# Electrical Cost - (Help Needed)

I’m an Ohio resident and our Electrical Bill is comprised of two charges (Supplier/Delivery), as evident in my bill excerpt. What is the appropriate Electric Cost, which should be placed in the Sense Application?

• Supplier - Santana Energy Services
• Delivery - Ohio Edison

My bill has supplier and delivery changes too.

I would divide the total bill dollars(\$38.73+25.43 + other charges to keep it conservative) by the total KW used (490) to get about 14c per KWH.
That is 2 times cheaper than my bills in NYC. Mine is 23-30c per KWH.

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Easiest way is just taking the 38.73 + 25.43 and dividing by KWH.
So \$0.13 kWh
If you want to be a little bit more precise, you can back out the \$4.00 customer charge as this is charged regardless of what you consume.

This all assumes that Distribution Related charges and Cost Recovery Charges are calculated based on kWh used. You could confirm by posting another months bill and we can see if the numbers line up. I’m actually a little surprised that they don’t show the breakdown for that. See a screenshot of my bill which breaks down the equivalent charges.

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I can’t tell whether the distribution and cost recovery components are charged on a per kWh basis. If they are, then you should divide the total (64.13) by 490 = 13.1cents/kWh.

Keep in mind that sometimes delivery charges can be on a sliding scale depending on consumption which can really mess with the “just add it up and divide it by cost” method of calculating an overall cost per kwh. Some areas are fixed delivery fees, some are not, so you should compare against previous bills and see if that value is steady or shifting.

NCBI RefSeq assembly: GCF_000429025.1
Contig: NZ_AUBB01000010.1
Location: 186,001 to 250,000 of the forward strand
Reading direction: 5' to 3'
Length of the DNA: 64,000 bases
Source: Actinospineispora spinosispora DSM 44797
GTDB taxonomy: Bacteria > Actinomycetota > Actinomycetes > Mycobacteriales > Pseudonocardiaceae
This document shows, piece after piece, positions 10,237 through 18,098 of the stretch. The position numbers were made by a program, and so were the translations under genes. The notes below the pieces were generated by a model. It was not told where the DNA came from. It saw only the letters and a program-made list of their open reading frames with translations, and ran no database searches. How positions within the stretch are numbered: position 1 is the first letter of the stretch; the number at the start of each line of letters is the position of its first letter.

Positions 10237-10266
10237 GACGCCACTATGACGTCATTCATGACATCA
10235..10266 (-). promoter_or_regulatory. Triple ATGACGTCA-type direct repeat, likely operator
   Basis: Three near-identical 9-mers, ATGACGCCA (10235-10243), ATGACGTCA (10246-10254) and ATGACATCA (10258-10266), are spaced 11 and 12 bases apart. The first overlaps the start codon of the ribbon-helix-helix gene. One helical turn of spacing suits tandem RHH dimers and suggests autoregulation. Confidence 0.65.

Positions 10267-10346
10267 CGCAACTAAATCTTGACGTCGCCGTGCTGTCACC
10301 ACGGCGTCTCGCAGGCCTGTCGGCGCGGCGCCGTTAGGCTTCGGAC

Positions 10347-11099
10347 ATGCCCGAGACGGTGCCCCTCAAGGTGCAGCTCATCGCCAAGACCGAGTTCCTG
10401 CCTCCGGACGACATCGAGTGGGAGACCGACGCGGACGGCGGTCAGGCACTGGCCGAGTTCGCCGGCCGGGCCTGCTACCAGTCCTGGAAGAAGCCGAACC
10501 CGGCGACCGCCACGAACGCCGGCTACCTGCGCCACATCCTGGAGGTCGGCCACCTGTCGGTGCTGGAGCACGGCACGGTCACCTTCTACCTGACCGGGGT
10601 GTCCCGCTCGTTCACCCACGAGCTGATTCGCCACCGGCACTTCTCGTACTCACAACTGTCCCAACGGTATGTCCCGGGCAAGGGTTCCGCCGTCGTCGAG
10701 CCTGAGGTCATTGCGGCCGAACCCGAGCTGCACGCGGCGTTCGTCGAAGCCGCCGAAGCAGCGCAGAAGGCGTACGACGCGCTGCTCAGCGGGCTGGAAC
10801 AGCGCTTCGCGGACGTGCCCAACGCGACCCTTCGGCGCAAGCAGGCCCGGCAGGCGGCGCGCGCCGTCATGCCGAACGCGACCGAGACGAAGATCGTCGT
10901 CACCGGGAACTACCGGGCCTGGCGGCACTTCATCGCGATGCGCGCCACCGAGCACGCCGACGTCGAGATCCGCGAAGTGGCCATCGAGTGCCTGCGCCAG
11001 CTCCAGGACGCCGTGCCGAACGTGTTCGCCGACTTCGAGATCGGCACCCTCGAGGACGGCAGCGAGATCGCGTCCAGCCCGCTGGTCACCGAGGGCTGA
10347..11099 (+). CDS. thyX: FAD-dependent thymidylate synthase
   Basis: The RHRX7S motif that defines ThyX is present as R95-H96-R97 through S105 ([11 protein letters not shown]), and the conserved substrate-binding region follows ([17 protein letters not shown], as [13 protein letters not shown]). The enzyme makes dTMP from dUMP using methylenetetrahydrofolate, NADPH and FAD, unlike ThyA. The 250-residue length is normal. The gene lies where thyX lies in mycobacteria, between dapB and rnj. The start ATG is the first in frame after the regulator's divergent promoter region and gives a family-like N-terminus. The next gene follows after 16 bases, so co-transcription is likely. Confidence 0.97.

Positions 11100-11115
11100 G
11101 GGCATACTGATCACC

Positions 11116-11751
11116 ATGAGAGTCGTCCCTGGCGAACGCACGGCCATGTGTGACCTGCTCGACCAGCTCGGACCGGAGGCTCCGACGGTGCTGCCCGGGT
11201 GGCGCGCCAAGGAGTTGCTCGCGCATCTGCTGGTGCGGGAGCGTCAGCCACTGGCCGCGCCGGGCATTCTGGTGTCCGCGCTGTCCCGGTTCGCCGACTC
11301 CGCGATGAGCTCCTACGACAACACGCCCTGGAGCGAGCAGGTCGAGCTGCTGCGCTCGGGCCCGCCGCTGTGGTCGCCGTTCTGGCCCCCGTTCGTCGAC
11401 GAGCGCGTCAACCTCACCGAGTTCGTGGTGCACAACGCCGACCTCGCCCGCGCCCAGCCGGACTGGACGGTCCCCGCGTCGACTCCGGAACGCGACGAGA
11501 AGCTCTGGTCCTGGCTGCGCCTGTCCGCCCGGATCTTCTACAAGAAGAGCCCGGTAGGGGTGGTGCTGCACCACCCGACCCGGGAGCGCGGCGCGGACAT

Here we are on a 3 tier time of use billing system plus sliding scale delivery charges so it makes calculating an exact figure to input in sense basically impossible.

I apologize if this is too far off topic but the bills shown don’t have something that’s on mine every month.
It’s called “Environmental Surcharge”
I called about it before and they said it was the cost to run the “Srubbers” in the coal plant

Is this charge unique to Kentucky?

Most utilities are natural monopolies - only one set of power poles and wires feeding power to each house. As such, they almost always are regulated monopolies where they are allowed to charge on a cost plus as determined by a public utilities commission (PUC). Typically, utilities are entitled to recovering costs plus some profit percentage on additional costs incurred. If I look at the rate card for the most common residential rate for my local utility, there are plenty of added costs -

• cost of decommissioning 50 year old nuclear plants
• DWR - cost of bond payments from an energy crisis caused by Enron gaming the California electrical market in 2000-2001

And then with these nifty solar panels on my roof I get these bills from time to time:

With my plan my distribution charges are baked in so my cost per kWh is a flat 10.9 cents whether I use 2 or 2000 kWh.